The result: In China, Thailand, the Philippines and at least eight other Asian economies, benchmark borrowing costs are lower than the rate of inflation, resulting in negative real interest rates, according to data compiled by Bloomberg. The risk is that prices will spiral even faster, leading to overheated economies and an eventual bust.

“Unless there are concrete measures to tackle inflation, investors are going to reconsider the Asian growth story and realize it’s not as rosy as it seems,” says Sailesh Jha, an economist with Barclays Plc in Singapore. “Confidence will weaken, and there’ll be a significant correction in asset prices such as stocks as capital flows out.”

Thailand’s central bank has held its main rate at 3.25 percent for almost a year, while inflation has tripled to 6.2 percent. The People’s Bank of China, which announced in early December a planned shift to a “tight” monetary policy, has kept its main lending rate unchanged at 7.47 percent since the end of 2007, even as inflation soared to 8.5 percent, near a 12- year high….

Without stronger action by the central bank, “the eventual correction will come at a much higher price,” says Kevin Lai, senior economist with Daiwa Research Institute in Hong Kong. “The more the problems get delayed, the greater the risk. The subsequent bust cycle will be long and painful.”…

“Policy makers were expecting slower global growth to bring down inflation and do their work for them,” says Robert Prior Wandesforde, a senior economist at HSBC Holdings Plc in Singapore. “That’s not going to happen. Monetary policy is incredibly loose, and they have a lot of catching up to do.”…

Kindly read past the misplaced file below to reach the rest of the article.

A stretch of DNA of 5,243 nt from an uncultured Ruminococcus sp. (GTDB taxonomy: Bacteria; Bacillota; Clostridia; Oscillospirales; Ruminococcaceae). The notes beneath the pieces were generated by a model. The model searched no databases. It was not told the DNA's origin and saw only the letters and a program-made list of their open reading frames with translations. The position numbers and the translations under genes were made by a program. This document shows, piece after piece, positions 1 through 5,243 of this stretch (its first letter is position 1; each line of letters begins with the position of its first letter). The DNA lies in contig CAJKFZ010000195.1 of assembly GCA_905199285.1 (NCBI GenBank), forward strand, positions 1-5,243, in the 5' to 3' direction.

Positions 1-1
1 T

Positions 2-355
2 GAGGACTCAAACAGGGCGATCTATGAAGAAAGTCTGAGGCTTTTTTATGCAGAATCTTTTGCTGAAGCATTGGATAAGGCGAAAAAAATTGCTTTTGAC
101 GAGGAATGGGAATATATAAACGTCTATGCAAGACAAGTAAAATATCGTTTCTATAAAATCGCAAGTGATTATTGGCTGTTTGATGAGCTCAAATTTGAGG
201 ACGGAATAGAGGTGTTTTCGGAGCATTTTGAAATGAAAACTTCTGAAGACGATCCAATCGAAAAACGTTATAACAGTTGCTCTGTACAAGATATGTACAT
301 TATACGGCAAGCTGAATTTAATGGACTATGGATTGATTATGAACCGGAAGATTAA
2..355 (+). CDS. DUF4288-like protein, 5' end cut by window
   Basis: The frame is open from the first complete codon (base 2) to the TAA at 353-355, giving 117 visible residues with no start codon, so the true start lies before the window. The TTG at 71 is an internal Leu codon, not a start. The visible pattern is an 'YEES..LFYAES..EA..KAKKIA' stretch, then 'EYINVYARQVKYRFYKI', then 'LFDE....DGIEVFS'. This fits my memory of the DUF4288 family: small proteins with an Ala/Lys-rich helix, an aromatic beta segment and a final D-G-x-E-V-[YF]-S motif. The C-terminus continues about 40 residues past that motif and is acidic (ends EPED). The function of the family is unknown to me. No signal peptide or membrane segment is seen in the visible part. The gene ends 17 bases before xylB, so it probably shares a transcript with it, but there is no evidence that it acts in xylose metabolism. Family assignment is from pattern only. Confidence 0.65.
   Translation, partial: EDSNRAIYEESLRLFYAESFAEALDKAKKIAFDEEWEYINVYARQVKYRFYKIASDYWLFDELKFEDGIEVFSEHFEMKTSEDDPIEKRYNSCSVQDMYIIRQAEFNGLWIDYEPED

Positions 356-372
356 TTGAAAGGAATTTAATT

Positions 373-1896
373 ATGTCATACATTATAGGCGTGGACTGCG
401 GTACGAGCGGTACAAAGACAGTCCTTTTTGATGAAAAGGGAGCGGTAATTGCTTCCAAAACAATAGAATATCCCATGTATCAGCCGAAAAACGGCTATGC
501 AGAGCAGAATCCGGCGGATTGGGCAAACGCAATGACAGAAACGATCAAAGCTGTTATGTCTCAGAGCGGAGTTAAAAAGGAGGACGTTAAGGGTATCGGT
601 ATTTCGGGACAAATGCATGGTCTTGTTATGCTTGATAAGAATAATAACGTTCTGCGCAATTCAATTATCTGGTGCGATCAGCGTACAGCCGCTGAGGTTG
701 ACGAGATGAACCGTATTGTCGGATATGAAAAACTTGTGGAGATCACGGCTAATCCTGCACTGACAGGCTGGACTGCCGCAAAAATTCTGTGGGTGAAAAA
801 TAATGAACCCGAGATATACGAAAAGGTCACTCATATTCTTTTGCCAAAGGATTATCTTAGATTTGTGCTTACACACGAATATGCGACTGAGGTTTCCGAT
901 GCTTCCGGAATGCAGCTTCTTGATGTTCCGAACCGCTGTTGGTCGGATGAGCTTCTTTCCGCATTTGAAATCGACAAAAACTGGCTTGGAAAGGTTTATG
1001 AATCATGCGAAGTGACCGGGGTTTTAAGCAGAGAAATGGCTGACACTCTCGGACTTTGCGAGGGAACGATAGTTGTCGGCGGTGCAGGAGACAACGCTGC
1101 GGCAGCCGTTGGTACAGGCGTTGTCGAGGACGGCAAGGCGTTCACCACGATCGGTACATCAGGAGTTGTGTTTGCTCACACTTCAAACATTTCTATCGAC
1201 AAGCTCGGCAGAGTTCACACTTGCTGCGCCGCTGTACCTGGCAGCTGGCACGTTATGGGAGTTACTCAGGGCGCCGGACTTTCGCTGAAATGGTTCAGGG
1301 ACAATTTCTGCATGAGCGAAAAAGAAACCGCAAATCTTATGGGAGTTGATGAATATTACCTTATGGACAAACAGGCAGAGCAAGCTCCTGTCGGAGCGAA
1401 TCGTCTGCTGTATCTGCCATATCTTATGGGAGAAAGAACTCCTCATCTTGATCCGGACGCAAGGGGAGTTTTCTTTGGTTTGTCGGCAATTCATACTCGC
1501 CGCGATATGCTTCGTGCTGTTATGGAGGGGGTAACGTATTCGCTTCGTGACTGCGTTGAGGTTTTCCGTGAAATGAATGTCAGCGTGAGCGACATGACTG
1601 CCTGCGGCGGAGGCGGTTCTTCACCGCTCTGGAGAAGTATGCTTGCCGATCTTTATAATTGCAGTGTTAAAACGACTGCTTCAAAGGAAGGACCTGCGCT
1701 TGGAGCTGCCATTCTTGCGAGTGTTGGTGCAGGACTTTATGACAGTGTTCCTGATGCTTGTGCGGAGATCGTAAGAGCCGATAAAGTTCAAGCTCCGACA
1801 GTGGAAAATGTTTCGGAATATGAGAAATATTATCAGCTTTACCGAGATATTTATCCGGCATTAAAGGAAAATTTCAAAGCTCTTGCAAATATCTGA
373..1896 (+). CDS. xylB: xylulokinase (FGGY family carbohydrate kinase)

Asia’s economies aren’t the only ones falling behind. “Globally, short-term interest-rate changes set by central banks have not increased on average by as much as inflation,” John Taylor, a Stanford University economist and author of a monetary-policy formula often cited as a benchmark, said in a Tokyo speech May 28. “This is counter to key monetary principles.”….

The spiraling prices threaten the credit ratings of emerging-market nations, Fitch Ratings said in a report May 27. Russia is the most vulnerable of the so-called BRIC economies, which also include Brazil, China and India; in Asia, Vietnam and Sri Lanka are among the top 10 at risk, according to the report.

When I was young, a country with a high inflation rate was considered to be a bad place to put your money, since the high interest rate would be offset by erosion of its value in real terms. While we are a long way away from that viewpoint returning, we may see a lot of upheaval in currency values as investors try to get a handle on real (versus published) inflation rates and likely official responses.

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  1. Richard Kline

    I can only strongly concur that coordinated macro-monetary policies are desperately needed. China’s determination to keep its currency low and the Fed’s unilateral plunge to severely low rates—2% where real inflation is likely closer to 7% than the reported 3.9%—are both profoundly destabilizing acts for the global financial system.